An iBook is good, but the G4 chip is designed for heavy loads in Mac OS X. If you are a power user that needs multiple environments from an emulator or through other UNIX software such as X Window, the 1GHz system is worth the extra expense. Just load it up with RAM.

    Don't get the G4 PowerBook for super-heavy games. While it comes with a Mobile Radeon 9000 with 64MB RAM, it's a functional arrangement for Quake-engined games such as Jedi Knight II and Return to Castle Wolfenstein, but not the optimal one. On the other hand, what PC laptop out there could actually play any of the popular PC games with a Quake or Unreal engine?
  • Re:Not really. (Score:3, Informative)

    by cuyler (444961) <slashdot AT theedgeofoblivion DOT com> on Thursday January 02, 2003 @06:55PM (#5002301)
    100 hoops?
    1) Visit website
    2) Signup as a developer (I had already done this for the DC newsletter).
    3) Email Canadian reseller (for Canadian - you US folks can do it all online).
    4) They give you password to the price list.
    5) Tell them what you want to order.
    6) Save $800Cdn (bought some extra things) and have your new laptop next business day ($10 shipping fee added to cost of laptop - yes ten dollars).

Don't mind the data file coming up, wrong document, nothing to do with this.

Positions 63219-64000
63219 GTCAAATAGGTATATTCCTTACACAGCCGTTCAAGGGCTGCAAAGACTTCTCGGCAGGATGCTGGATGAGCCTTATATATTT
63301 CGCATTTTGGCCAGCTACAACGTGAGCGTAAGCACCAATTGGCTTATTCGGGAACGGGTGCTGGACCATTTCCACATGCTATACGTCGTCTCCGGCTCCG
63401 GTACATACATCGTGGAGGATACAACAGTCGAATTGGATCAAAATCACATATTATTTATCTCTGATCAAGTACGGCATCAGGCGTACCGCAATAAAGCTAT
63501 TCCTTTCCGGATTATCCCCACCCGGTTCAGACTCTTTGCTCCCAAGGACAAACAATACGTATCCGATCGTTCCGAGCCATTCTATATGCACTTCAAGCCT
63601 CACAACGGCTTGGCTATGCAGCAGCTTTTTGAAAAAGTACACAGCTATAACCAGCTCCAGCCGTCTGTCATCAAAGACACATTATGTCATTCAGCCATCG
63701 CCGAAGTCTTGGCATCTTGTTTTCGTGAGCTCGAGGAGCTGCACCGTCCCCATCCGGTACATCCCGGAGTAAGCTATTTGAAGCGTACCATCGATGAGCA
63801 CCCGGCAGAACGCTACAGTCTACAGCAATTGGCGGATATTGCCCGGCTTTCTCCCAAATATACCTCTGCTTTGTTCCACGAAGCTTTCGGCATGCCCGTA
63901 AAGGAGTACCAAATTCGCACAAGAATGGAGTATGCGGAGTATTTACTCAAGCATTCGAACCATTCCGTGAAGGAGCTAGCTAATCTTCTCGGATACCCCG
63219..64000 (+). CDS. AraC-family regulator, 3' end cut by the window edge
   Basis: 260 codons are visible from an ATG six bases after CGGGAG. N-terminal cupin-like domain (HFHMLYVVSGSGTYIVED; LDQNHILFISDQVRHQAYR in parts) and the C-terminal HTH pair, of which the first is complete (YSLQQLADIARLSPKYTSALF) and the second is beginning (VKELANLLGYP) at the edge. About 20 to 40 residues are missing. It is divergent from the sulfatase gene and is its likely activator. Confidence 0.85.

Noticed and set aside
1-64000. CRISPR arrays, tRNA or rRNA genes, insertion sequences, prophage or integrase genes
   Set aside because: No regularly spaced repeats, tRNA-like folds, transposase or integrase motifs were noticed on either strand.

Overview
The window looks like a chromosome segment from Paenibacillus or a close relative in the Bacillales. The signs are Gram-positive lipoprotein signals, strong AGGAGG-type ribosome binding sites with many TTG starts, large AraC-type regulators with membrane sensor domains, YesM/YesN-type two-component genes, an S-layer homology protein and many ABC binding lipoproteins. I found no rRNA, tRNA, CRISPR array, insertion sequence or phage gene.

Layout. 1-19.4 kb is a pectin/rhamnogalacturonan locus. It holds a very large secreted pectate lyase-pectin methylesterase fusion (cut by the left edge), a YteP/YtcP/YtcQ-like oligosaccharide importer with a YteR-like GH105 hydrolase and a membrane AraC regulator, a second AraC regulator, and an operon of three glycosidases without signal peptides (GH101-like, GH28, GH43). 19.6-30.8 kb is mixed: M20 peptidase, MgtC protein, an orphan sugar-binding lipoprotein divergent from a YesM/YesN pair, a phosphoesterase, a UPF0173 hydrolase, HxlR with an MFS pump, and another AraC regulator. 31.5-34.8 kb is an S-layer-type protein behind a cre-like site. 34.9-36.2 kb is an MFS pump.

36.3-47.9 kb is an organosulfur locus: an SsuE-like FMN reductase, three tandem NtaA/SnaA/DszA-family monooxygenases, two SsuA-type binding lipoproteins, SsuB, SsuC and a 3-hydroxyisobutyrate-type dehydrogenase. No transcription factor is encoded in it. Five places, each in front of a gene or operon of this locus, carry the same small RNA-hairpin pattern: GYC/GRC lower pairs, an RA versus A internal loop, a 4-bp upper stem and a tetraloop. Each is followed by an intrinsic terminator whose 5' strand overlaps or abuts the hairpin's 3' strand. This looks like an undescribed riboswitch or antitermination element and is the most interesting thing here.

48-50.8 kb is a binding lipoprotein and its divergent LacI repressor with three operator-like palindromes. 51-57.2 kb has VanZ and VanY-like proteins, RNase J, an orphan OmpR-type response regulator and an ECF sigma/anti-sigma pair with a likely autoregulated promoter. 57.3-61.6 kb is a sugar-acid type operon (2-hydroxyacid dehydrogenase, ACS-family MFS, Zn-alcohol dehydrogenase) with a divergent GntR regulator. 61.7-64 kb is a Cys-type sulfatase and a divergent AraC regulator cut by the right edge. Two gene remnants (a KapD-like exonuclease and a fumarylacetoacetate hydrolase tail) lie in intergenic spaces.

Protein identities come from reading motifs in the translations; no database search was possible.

That's 6 hoops for $800. That's a lot of money for a student.

    It wasn't a difficult process. The Canadian reseller company (EMJ) was quite good to deal with - actually more polite than dealing with BMac (the best Apple store we have in my area).

    The 10-20% that you save on all Apple products through this program is most often 20%. I got a second battery for my laptop for $88(Cdn) and they are $194 new or $150 with a new laptop.
  • Form factor (Score:2, Informative)

    by Enrique1218 (603187) on Friday January 03, 2003 @03:54AM (#5004723) Journal
    There is one important point that seems to be overlooked.

    The powerbook only weighs 5.3 lbs.

    I challenge anyone to find any other notebook with a 15"+, DVD-R, 60 gb hd and a radeon 9000 gpu that fits in the same slim package as the powerbook.

    For the pundits that complain about power and price, you actually overlook the fact that you can take this notebook away from your desk quite frequently.